Simon's Unsubject Podcast
Reminiscence of an Aborted Revolution

Reminiscence of an Aborted Revolution

Inside Apple Daily's Struggle to Transform Itself and Hong Kong's Public Sphere Against All Odds

If you're interested in a success story about the subscription economy, look no further than Apple Daily.

We launched our subscription model in 2019, and within just three months, we skyrocketed from zero to nearly 800,000 subscribers. For context, it took the New York Times almost five years to reach one million paid subscribers.

When we started Apple Daily in 1995, we soon adopted a hybrid model—Hong Kong's best-selling newspaper, with the city’s busiest website.

However, 2014 proved to be a critical year for us. Online advertising revenue began to decline, largely due to competition from social media. Our print business struggled, and it became clear that advertising was no longer a viable business model for us.

Apple Daily needed to transform.

I had discussed the potential of transforming the organization with Jimmy Lai since late 2016. But it wasn't until 2018 that I was brought in again to explore a subscription-based model.

We knew we would no longer be selling "paper," as such transactional models were becoming obsolete. However, we had no clue how to generate revenue from subscriptions.

In the subscription economy, everyone claims to focus on customers rather than products. But what do Netflix and Spotify sell besides movies and music? Aren't those products too?

Apple Daily had a clear advantage, one that even Netflix and Spotify didn't possess: we defined and drove Hong Kong's culture. We had lasting relationships with our customers that no one else had.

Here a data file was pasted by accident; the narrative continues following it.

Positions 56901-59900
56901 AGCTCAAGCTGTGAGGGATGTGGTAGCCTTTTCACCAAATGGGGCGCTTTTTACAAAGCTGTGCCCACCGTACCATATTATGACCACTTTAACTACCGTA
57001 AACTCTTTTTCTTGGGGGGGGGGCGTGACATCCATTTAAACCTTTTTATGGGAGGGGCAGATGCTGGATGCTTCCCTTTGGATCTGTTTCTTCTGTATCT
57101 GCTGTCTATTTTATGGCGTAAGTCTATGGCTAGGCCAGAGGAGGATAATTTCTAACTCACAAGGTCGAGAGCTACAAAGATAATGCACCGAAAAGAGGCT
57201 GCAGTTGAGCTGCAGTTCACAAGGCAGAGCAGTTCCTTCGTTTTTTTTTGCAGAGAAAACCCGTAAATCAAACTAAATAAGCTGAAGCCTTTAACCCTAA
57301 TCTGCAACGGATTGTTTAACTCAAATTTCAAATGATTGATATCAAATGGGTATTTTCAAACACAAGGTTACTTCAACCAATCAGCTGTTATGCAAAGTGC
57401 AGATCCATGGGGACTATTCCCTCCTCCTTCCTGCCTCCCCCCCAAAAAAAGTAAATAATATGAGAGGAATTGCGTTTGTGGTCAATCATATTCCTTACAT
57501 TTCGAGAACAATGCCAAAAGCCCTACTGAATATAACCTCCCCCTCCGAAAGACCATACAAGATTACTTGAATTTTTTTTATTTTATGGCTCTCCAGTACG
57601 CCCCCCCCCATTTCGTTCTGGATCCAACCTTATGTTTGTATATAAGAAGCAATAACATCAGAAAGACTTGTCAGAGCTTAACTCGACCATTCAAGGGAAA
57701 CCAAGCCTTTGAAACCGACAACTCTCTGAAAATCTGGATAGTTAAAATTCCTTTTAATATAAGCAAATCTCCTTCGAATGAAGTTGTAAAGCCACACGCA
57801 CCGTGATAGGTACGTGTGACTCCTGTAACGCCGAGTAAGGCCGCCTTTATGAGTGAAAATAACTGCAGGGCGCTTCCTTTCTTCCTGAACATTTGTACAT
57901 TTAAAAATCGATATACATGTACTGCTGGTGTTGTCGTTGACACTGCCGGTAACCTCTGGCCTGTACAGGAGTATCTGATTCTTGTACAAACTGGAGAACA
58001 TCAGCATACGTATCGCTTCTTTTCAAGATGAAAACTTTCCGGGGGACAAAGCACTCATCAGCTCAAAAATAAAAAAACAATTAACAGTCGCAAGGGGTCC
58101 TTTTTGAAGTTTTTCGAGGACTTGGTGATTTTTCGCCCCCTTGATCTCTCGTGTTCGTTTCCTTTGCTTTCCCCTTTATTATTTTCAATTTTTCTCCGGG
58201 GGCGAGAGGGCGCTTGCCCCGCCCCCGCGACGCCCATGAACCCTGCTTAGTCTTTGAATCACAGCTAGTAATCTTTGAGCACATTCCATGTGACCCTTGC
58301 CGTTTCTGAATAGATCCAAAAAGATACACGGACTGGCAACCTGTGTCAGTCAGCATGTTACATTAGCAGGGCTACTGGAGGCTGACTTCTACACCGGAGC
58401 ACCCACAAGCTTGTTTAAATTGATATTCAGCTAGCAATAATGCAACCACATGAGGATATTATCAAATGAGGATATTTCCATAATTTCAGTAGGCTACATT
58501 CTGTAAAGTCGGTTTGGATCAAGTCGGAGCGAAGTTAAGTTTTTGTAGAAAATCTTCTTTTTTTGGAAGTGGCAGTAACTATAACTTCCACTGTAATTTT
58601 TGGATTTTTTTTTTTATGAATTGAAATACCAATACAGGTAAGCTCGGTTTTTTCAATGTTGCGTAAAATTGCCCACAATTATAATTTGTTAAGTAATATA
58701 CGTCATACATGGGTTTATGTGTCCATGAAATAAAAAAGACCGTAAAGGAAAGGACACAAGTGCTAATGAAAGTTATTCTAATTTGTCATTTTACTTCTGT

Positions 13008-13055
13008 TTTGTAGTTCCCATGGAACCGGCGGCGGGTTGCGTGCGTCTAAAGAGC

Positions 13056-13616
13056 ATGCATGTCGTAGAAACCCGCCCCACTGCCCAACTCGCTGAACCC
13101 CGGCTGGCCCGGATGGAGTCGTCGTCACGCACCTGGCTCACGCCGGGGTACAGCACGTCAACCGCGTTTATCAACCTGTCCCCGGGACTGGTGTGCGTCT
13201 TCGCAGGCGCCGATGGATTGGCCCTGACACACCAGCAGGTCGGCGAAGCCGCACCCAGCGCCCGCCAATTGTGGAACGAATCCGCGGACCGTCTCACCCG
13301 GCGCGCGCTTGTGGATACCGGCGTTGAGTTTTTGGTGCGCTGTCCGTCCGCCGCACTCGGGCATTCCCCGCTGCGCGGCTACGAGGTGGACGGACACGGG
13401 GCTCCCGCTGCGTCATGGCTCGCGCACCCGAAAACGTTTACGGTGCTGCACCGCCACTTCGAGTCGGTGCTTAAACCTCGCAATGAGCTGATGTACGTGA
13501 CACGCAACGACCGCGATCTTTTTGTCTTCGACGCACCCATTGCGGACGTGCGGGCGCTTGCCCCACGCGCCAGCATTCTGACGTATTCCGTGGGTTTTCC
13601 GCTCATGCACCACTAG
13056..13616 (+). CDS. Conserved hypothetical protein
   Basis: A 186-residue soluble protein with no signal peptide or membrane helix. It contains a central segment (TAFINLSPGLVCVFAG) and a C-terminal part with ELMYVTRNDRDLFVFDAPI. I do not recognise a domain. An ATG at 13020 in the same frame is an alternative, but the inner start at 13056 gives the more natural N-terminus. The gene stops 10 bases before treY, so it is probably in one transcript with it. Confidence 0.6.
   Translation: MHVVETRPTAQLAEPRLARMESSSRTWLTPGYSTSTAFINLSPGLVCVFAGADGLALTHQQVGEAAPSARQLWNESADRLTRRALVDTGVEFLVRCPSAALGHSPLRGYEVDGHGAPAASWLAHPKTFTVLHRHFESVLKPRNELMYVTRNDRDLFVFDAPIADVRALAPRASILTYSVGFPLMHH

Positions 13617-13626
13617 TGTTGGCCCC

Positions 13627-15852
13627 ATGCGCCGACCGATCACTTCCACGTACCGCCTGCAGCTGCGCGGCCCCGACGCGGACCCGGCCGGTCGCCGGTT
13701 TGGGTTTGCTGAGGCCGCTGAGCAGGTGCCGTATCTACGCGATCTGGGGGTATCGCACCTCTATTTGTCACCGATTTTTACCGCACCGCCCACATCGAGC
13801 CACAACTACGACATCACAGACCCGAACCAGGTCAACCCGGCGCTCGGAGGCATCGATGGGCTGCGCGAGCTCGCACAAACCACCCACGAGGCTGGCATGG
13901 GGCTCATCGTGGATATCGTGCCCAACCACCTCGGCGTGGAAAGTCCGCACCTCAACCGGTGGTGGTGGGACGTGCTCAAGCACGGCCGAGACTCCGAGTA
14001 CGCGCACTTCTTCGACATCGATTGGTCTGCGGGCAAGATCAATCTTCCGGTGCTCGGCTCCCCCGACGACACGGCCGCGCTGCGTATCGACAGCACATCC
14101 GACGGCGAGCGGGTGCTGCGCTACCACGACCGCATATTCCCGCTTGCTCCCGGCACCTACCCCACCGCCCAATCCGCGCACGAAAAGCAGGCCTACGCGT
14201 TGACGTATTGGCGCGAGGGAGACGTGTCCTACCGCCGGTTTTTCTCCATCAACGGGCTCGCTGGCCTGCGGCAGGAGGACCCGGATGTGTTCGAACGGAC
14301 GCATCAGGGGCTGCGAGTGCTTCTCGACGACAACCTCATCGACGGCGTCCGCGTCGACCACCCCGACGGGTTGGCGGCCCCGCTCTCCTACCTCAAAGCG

I insisted that we call our customers "members" instead of "subscribers." We were not only building a business but also a community of Hong Kong people. Our vision was to transform ourselves into a platform from which other content and service providers could benefit due to our massive reach.

However, this vision diverged significantly from our origins as a newspaper company. I faced considerable internal resistance, with many colleagues questioning why a news organization needed a department for events or services. Fast-forwarding a few years, I could have told my colleagues that our vision resembled Patreon or Substack.

Transitioning from a product-centric to a customer-centric mindset is challenging, especially for a news organization with many strong egos. We were aware of potential issues and risks, such as subscription fatigue. It wasn't an easy exercise. To this day, no other media organization in Hong Kong has taken the risk of overhauling its media business into a subscription model, besides us.

In hindsight, the subscription model was a natural evolution for us, and we were well-positioned to adopt it. The technology was ready, and consumers were becoming more accustomed to the concept. Most importantly, we were confident that Apple Daily represented the voice of the people. If Apple Daily had survived, we could have united other like-minded Hong Kong people to create a pro-democratic movement harnessing the power of the platform economy.

We might have transformed Hong Kong's public sphere. Perhaps that's why the Hong Kong government went to great lengths to shut us down.

Apple Daily ceased operations on June 24, 2021.

Yet, many Hong Kong people refused to delete the Apple Daily app from their phones, turning it into a symbol of nostalgia, a reminder of what Hong Kong once was.

Simon's Unsubject Podcast
unsubject covers (1) random topics; (2) the Sinosphere and the world; (3) economics, public policy, and technology.